Seabird – ‘Til We See the Shore
Release Date: June 24, 2008
Record Label: Credential Recordings
Cincinnati is not exactly known for being the music mecca of the Midwest. Far from it. In fact, beyond fostering the likes of Bootsy Collins and Nick Lachey, we don’t really have much beyond the half success of Bottom Line to hang our hats on here. So alas, we eat our delicious chili in peace, and wait patiently. But when a good local musical act does come around, the people of the Queen City take notice.
This has been the case for Credential’s Seabird, who got their start in Cincinnati back in 2004. Taking a look at the band’s list of early tour mates, it should be of little surprise that on their debut LP, Seabird sound like a more mainstream-fixated Lovedrug, with perhaps subtle splashes of Muse, Coldplay, and Aqualung mixed in for good measure. And while bearing a striking stylistic resemblance to Lovedrug on the surface, the Morgan brothers, along with help from Chris Kubik and Aaron Hunt, craft piano-centric jams without the macabre majesty of Everything Starts Where It Ends, and also avoiding the unfortunate grunge of The Sucker Punch Show. Aaron Morgan emulates Michael Shepard quite obviously, but with considerably less vibrato, and tosses in a pinch of Matt Bellamy for good measure.
With these components, the fabric of the individual tracks does not provide a multitude of surprises, you can say. With “Apparitions” sounding like a twinkling Absolution-era Muse number, and others echoing similar sentiments, the results are predictable, but still sure-footed. “Not Alone” treads on more accessible turf, with verses and a bridge sounding right out of Pretend You’re Alive, and an even keener pop ear on the infectious chorus. And of course, having made cameos in many TV dramas to date, “Rescue” has a similar pedigree, justifying the attention the tune has received. “Let Me Go On” then starts off a little flat, but turns the tables with another huge hook, and the piano/banjo 1-2 punch on “Stronger” shows off a brilliant new twist on a well-established style.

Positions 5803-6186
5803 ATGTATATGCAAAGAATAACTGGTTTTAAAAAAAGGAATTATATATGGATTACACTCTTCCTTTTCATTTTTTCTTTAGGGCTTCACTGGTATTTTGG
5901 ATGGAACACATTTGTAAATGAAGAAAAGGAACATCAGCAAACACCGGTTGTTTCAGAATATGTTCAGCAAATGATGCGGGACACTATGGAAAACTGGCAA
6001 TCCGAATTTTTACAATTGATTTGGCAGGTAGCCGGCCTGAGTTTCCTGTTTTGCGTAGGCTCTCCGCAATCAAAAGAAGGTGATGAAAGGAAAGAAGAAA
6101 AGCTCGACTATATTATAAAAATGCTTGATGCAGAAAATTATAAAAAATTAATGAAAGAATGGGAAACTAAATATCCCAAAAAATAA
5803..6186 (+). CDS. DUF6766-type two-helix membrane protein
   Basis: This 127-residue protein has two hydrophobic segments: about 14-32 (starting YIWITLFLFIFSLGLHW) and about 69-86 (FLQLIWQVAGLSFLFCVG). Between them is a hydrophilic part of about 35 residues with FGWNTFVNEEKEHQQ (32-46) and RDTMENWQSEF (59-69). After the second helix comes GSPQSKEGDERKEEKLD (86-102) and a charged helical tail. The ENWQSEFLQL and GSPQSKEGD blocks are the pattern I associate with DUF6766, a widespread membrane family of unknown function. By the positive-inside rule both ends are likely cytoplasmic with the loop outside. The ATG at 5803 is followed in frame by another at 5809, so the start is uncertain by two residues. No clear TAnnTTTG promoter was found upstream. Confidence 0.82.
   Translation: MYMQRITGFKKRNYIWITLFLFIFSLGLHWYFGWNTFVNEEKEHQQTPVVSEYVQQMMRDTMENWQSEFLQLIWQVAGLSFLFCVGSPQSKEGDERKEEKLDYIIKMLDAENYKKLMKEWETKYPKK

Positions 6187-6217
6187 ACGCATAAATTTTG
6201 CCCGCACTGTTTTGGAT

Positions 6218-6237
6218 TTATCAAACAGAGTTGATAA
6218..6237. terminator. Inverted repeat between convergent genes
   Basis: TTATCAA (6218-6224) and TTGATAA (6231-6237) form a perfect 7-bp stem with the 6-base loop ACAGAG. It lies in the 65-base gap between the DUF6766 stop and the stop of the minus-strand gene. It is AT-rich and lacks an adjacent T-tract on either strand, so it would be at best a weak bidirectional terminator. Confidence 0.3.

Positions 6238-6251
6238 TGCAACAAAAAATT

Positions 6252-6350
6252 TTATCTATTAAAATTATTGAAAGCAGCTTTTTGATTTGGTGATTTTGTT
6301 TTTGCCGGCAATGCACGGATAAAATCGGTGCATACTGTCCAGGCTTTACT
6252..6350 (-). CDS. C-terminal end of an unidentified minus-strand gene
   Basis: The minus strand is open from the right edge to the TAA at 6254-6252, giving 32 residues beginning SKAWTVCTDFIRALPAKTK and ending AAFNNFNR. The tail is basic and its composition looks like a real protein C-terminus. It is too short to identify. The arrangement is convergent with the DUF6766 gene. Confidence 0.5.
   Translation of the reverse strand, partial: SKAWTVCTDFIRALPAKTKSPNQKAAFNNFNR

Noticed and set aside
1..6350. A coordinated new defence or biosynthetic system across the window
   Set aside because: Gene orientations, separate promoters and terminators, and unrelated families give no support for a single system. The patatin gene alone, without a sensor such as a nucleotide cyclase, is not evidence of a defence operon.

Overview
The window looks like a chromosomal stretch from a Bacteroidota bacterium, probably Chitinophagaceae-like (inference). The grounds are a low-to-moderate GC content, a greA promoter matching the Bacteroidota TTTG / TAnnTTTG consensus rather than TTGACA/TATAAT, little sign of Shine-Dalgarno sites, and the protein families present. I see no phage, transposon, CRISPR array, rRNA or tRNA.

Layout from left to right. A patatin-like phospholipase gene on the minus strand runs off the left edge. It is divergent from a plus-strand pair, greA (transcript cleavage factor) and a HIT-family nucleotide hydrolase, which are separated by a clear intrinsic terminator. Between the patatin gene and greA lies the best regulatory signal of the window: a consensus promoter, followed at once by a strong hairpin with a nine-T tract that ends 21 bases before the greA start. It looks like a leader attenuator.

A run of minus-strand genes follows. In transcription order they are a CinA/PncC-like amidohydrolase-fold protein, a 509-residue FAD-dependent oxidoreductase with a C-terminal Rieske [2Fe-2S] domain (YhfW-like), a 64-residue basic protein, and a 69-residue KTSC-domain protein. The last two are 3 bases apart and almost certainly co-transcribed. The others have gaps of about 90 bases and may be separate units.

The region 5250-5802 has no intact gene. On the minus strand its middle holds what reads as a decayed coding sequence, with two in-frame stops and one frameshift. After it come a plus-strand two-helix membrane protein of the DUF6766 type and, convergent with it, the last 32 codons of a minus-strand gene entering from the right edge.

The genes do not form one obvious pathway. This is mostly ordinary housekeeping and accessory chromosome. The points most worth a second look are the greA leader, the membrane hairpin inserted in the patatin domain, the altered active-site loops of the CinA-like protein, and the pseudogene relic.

Of course, novelty on piano-rock records tends to be confined to a smaller subset of a record's tracks, and ‘Til We See the Shore is no exception. The band first stumbles on “Cottonmouth,” which has a dynamic Morgan singing in sonic disagreement over a decidedly flat musical backdrop – a lull which carries over for most of the album’s remainder. Some salvation is found in the delightful restraint of “Falling for You” but not enough to capture the album’s earlier momentum.
All in all, Seabird do a pretty good job of injecting some life into what can be a stale and tepid genre. At times, however, they seem to seem to throw a bit of everything into the stew at the same time – key/tempo changes, meandering melodies and such – and often for no clear purpose. When the band keeps their songs tighter and more focused, they are indeed capable of transcendent results. While ‘Til We See the Shore might not be the record to put Seabird on the national map and the tips of everyone’s tongues, songs on the record by themselves most certainly are. That’s a pretty good start, I’d say.